If their cargo gets wet, they will drop it and lose the day’s treasure
In Central America’s rain-drenched forests, leaf-cutting ants collect pieces of leaves on which they grow fungi for food. But the rain can hit hard, especially for a small ant. When leaf-cutting ants sense an incoming shower, they hoof it back to their nests, says a study in the May Insectes Sociaux.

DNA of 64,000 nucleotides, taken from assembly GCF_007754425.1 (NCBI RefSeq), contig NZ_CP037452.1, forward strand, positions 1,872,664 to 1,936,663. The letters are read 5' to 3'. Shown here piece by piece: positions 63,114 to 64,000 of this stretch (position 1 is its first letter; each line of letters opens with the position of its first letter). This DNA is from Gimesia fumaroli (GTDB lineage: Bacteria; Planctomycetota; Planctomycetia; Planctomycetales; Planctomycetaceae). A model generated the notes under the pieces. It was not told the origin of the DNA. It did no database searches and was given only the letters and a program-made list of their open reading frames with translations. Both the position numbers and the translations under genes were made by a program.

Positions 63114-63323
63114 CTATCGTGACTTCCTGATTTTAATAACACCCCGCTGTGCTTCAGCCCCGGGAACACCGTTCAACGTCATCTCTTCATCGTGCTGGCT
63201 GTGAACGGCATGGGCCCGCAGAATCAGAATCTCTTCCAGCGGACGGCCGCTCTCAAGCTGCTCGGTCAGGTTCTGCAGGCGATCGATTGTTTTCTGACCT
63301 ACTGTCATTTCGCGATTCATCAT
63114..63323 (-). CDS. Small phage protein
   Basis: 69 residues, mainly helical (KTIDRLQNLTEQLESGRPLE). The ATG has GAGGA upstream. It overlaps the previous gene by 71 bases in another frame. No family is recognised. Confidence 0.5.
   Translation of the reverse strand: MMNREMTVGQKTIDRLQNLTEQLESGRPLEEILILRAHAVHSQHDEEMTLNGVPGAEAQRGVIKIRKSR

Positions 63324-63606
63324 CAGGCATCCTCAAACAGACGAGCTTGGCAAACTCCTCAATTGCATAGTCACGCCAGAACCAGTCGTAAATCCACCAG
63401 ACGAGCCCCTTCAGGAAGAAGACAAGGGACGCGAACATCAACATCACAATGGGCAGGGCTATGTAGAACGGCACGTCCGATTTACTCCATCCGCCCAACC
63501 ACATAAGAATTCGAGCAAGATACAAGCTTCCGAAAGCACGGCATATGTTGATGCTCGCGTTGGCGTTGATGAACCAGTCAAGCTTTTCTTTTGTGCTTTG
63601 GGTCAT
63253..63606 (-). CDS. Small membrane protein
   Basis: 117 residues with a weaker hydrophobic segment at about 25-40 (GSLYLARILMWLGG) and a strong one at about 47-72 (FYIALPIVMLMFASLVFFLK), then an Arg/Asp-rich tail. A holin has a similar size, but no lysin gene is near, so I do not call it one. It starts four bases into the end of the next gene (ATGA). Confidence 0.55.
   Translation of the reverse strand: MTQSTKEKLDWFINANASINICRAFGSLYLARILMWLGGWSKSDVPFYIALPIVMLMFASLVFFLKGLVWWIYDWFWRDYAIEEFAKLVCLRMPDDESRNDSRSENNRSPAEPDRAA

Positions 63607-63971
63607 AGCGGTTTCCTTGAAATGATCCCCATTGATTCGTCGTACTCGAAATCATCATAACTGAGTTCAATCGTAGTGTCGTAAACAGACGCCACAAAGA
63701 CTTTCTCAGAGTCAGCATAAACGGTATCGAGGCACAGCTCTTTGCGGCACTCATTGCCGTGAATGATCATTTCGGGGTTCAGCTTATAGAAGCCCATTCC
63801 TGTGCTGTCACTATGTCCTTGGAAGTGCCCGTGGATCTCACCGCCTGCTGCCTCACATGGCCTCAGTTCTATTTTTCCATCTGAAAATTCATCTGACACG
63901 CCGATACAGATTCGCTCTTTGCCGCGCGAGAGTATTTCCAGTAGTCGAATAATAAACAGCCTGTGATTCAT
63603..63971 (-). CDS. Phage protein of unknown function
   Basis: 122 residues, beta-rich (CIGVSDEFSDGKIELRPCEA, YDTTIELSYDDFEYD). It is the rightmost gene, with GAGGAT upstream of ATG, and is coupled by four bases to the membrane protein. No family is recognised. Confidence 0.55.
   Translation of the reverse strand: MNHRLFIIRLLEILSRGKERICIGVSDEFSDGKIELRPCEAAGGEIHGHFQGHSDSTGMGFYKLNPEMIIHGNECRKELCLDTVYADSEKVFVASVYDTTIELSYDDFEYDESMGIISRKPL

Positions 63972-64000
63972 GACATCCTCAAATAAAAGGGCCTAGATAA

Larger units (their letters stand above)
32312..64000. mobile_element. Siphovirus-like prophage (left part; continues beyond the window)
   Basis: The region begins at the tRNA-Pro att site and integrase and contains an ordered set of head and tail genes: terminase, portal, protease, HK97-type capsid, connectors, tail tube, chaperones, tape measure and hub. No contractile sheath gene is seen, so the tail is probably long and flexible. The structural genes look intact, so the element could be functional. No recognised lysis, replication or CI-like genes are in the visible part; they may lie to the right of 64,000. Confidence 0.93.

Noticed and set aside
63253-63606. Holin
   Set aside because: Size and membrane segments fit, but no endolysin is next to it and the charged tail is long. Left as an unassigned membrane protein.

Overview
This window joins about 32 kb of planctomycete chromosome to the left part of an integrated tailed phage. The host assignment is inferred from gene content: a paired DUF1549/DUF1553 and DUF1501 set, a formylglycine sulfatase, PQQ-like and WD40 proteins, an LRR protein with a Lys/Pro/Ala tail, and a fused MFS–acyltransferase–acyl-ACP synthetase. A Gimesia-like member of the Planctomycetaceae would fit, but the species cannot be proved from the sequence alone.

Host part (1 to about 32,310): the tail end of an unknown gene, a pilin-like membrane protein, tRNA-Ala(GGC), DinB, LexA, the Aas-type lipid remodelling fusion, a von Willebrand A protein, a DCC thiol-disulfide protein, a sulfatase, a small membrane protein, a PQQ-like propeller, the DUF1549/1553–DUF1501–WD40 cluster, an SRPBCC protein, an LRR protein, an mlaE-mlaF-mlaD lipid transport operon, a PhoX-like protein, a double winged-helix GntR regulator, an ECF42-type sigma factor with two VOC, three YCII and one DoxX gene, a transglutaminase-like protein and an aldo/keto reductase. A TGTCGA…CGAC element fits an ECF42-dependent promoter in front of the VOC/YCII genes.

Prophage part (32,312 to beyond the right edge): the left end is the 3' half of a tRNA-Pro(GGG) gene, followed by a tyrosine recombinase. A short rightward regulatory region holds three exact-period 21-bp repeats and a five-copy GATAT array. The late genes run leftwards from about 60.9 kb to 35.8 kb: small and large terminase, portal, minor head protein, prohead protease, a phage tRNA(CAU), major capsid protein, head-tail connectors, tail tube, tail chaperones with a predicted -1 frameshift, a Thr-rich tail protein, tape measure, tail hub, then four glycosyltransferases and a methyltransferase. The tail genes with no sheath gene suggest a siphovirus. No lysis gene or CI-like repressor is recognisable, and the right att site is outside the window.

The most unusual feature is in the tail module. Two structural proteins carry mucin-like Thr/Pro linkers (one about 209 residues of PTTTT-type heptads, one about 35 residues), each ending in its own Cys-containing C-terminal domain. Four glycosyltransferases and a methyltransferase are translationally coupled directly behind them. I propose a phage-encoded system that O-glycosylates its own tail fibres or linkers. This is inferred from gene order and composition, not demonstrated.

Researchers from Argentina, Mexico and Peru tested how one species of leaf-cutting ants, Atta cephalotes, in Costa Rica deals with rain. The scientists placed hollow boxes filled with wet cotton on ant trails in the forest. When A. cephalotes walked through the boxes, they experienced higher relative humidity, as if it were about to rain. In another experiment, the researchers poured water on plants beside the trail to simulate falling raindrops. Both situations caused the ants to scramble to their nest up to 30 percent faster than normal, from about 1.21 meters per minute to 1